…flying while fat…and gay…
At first, I was not going to say anything about the latest brouhaha over some brain dead move by someone who works for Southwest airlines. However, being that I am both fat and a part of the LGBT community, as well as a frequent traveler who often uses Southwest, I figured perhaps I might maybe should.
I’m sure we all remember the much publicized upset regarding the incident with Kevin Smith and a young woman aboard a Southwest flight out of SFO. That particular incident had to do with fat people.
Then there was the case of the pilot who ranted over the intercom so that the whole plane could hear him, all about gay people.
Now comes an incident where an actress/musician was asked to leave a Southwest flight after kissing her partner.
And once again the whole world is up in arms and there is talk of boycotting, and I’m sitting here wondering what in the hell is going on.
I mean, if I thought it was an institutionalized practice to discriminate against LGBT people or fat people, I’d probably be right there with those yelling for boycott. Honestly, I would.
However, as I have pointed out, I am fat and I am bi. And I fly Southwest. Frequently. I have never once been asked to buy a second seat. I have never once been embarrassed or called out by Southwest staff. I have never once seen anyone mistreated.
Now, I tend to ask to pre-board, due to my panic disorder situation, which means I can get on, get a spot in the front row and be out of the way to watch the rest of the plane board. I’ve seen gay men and lesbians holding hands. I’ve seen young hetero couples making out during take off.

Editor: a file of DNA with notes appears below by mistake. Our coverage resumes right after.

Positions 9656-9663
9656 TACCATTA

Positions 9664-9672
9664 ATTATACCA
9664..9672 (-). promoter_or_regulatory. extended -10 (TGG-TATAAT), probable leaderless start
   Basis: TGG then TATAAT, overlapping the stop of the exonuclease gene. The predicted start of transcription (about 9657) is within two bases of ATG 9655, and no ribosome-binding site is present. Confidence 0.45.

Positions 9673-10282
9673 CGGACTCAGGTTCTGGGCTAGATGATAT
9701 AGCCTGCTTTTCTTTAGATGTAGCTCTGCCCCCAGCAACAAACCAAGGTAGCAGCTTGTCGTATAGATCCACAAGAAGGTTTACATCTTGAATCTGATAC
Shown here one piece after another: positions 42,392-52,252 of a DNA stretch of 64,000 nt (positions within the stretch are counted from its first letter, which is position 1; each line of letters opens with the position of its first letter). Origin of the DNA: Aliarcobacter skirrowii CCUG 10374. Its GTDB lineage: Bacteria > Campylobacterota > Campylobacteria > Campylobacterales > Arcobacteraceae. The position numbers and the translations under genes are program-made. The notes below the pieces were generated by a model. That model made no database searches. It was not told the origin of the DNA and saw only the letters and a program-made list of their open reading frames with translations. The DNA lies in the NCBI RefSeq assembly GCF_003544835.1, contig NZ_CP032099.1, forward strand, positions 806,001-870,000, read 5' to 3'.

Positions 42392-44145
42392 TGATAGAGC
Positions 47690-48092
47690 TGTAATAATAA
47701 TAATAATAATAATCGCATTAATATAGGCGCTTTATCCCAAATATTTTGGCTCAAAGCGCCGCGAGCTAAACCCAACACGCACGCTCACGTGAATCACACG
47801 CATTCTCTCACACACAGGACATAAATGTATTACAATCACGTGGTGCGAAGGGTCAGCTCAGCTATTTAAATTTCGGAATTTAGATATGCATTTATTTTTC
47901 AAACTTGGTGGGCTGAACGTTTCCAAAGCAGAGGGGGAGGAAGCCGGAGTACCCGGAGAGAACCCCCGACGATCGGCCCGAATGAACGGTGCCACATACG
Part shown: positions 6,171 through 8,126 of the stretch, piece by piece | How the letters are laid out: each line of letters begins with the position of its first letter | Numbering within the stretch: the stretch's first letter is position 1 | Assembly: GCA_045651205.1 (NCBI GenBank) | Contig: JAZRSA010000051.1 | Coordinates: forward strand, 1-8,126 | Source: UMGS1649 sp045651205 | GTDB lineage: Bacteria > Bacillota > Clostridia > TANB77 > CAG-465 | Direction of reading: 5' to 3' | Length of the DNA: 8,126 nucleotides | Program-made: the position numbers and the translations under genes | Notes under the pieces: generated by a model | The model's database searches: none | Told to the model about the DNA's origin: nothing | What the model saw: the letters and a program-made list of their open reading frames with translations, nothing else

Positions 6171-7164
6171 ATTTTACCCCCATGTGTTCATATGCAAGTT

To be fair, I have not seen a lot about this recent incident. One very brief blog that mostly replayed the tweets of the actress involved and Southwest’s even briefer response.
My reaction to the response is basically that customers complaining about two other customers sharing a brief kiss should not have even resulted in the flight attendant saying anything to the couple. Perhaps the flight attendant requires more training in how to handle that kind of situation, in which the complaining customer should have been informed that it is not the airline’s responsibility to regulate any behavior that is not a threat to the plane, it’s crew or it’s passengers.
And really, unless the two of them were all over each other, moaning and groaning and whatnot, it really isn’t the business of anyone that isn’t them. And that goes no matter whether you are hetero, gay, lesbian or whatever you are.
What I would like to see is for Southwest to step up and say that this was handled poorly and better instructions will be given to all of their crew people in how to deal with customers complaining about things that the crew can not control, and that it is unequivocally NOT the policy of Southwest to discriminate against LGBT folks.
But, I would also like the community to take a deep breath and realize that this was the actions of one flight attendant, not a company, and that calling for a boycott over it might be a little premature. Sure, they’re going to protect her in the short term. They’re going to exaggerate the incident in order to make her actions look justified.
However, if Southwest can be honest with themselves and this situation and takes the opportunity to rise up, they just might prove themselves to be a responsible, accepting corporate citizen, worthy of our travel dollars.
Hear me Southwest?